Furthermore, ensure your credit union has a business continuity plan in place that highlights what steps should be taken in the event of a cyberattack and uses tabletop exercises to practice these protocols. What should an employee do if they click on a suspicious link? Who should cybersecurity incidents be reported to? If your credit union is the victim of an attack, how will you inform your members of the issue? Knowing how to respond to an attack can be just as critical as preventing it in the first place.
Finally, ensure that your employees are educated and up-to-date on your credit union’s cybersecurity. What protections are in place that they should know about? How can they detect a phishing attack? No matter how good your security is, if your employees are uneducated on the topic, the credit union is at risk. All it takes is one person clicking on one wrong link to let malware in and give hackers a foothold in your system. It was mentioned earlier but bears repeating: one of the best defenses against cybercriminals is education and awareness.
In the spirit of education and awareness, it is essential to remember that Cybersecurity Awareness Month isn’t just about updating your credit union’s safety measures, it is also about educating your members on best practices in regard to scams, fraud, etc., and teaching them how to be on the lookout for tricks and bad actors.
Often, scams can seem all too obvious. Of course that Nigerian prince isn’t real, and of course he doesn’t need your help. Clearly, that email from Apple telling you that you spent $5,000 on the Apple Store is fake. But the reality is that many people cannot recognize those obvious tricks, and it is even more difficult for them to keep up with all the new tactics scammers are deploying. Facebook Marketplace, for example, is ripe with scammers, but they can be tricky to spot.
Additionally, it can be easy to assume that only older generations or those who are not tech-savvy would fall prey to these schemes, but that’s not the case. Now more than ever, younger generations are victims of fraud. According to the Federal Trade Commission’s Consumer Sentinel Reports, younger adults are 86% more likely to fall for online scams, such as shopping and investment scams. They see an ad via social media at a price that seems too good to be true only to end up never receiving the item or getting an item that looks nothing like the ad they saw. They are also more likely to fall for romance scams via dating apps.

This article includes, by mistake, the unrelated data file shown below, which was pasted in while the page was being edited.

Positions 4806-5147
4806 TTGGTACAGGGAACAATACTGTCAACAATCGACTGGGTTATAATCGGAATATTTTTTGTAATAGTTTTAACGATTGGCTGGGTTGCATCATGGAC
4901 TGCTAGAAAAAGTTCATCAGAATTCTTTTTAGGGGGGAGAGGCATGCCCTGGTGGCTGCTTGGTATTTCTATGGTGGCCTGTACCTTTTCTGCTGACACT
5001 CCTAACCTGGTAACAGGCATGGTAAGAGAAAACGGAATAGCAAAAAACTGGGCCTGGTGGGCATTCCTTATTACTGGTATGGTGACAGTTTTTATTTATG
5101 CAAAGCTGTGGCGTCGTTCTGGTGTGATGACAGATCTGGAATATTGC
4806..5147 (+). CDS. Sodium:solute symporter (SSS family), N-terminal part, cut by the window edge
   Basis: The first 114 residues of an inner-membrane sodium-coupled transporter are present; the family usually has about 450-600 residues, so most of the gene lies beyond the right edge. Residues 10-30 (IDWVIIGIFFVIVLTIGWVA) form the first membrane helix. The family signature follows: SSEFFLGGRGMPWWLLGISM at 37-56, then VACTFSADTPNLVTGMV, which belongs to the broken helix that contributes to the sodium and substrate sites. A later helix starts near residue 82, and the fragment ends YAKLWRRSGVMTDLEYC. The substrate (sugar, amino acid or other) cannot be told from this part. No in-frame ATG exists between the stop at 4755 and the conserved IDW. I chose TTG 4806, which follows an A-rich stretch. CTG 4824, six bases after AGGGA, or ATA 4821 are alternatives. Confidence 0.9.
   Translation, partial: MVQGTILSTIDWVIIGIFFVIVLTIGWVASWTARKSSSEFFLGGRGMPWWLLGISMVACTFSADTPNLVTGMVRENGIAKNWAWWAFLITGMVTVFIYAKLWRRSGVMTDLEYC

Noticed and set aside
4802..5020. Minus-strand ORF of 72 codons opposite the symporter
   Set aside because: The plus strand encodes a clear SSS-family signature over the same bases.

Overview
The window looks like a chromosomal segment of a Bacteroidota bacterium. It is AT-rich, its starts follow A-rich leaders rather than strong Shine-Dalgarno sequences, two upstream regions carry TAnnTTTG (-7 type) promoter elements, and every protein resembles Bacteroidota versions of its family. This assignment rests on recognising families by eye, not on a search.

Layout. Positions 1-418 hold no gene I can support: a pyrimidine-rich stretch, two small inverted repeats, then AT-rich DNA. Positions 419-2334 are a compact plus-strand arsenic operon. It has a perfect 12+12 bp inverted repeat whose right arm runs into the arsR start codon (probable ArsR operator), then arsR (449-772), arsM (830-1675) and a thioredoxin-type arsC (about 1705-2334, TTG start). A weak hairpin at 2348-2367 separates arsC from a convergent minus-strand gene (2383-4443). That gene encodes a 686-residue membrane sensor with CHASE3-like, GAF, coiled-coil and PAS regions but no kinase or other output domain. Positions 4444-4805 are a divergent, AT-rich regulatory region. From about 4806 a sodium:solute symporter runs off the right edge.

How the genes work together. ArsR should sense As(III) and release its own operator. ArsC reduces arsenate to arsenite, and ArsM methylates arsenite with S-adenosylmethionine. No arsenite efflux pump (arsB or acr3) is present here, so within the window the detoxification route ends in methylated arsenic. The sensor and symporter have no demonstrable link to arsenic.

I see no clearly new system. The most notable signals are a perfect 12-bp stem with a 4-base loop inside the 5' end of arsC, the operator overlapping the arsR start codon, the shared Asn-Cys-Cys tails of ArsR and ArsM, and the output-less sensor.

Older generations, on the other hand, were 398% more likely to fall victim to tech support scams and 126% more likely to get involved in prizes, sweepstakes, or lottery scams. These losses were also more significant than those of younger generations, with the mean loss for each scam being $800 for those over 60 and a whopping $1,800 for those over 80.
Make it your credit union’s job to update your members on the latest methods of fraud you’ve seen and educate them on ways they can avoid these bad actors and keep their accounts safe. A weekly post on social media or an informational flyer in your branch can go a long way. If they know to look out for it, they’ll be much more successful at spotting and stopping it.
The time is now
Cybersecurity Awareness Month is not a summons, but it is a great opportunity to find ways to improve your credit union’s current protections and offer much-needed education for employees and members alike. If you’re not currently involved in Cybersecurity Month, now is the perfect time to get started. Even small steps—a social media post, a short staff meeting, or a tabletop exercise—can go a long way and make a huge difference.
If you’re looking for advice or ways to get started, you can check out our articles on the topic!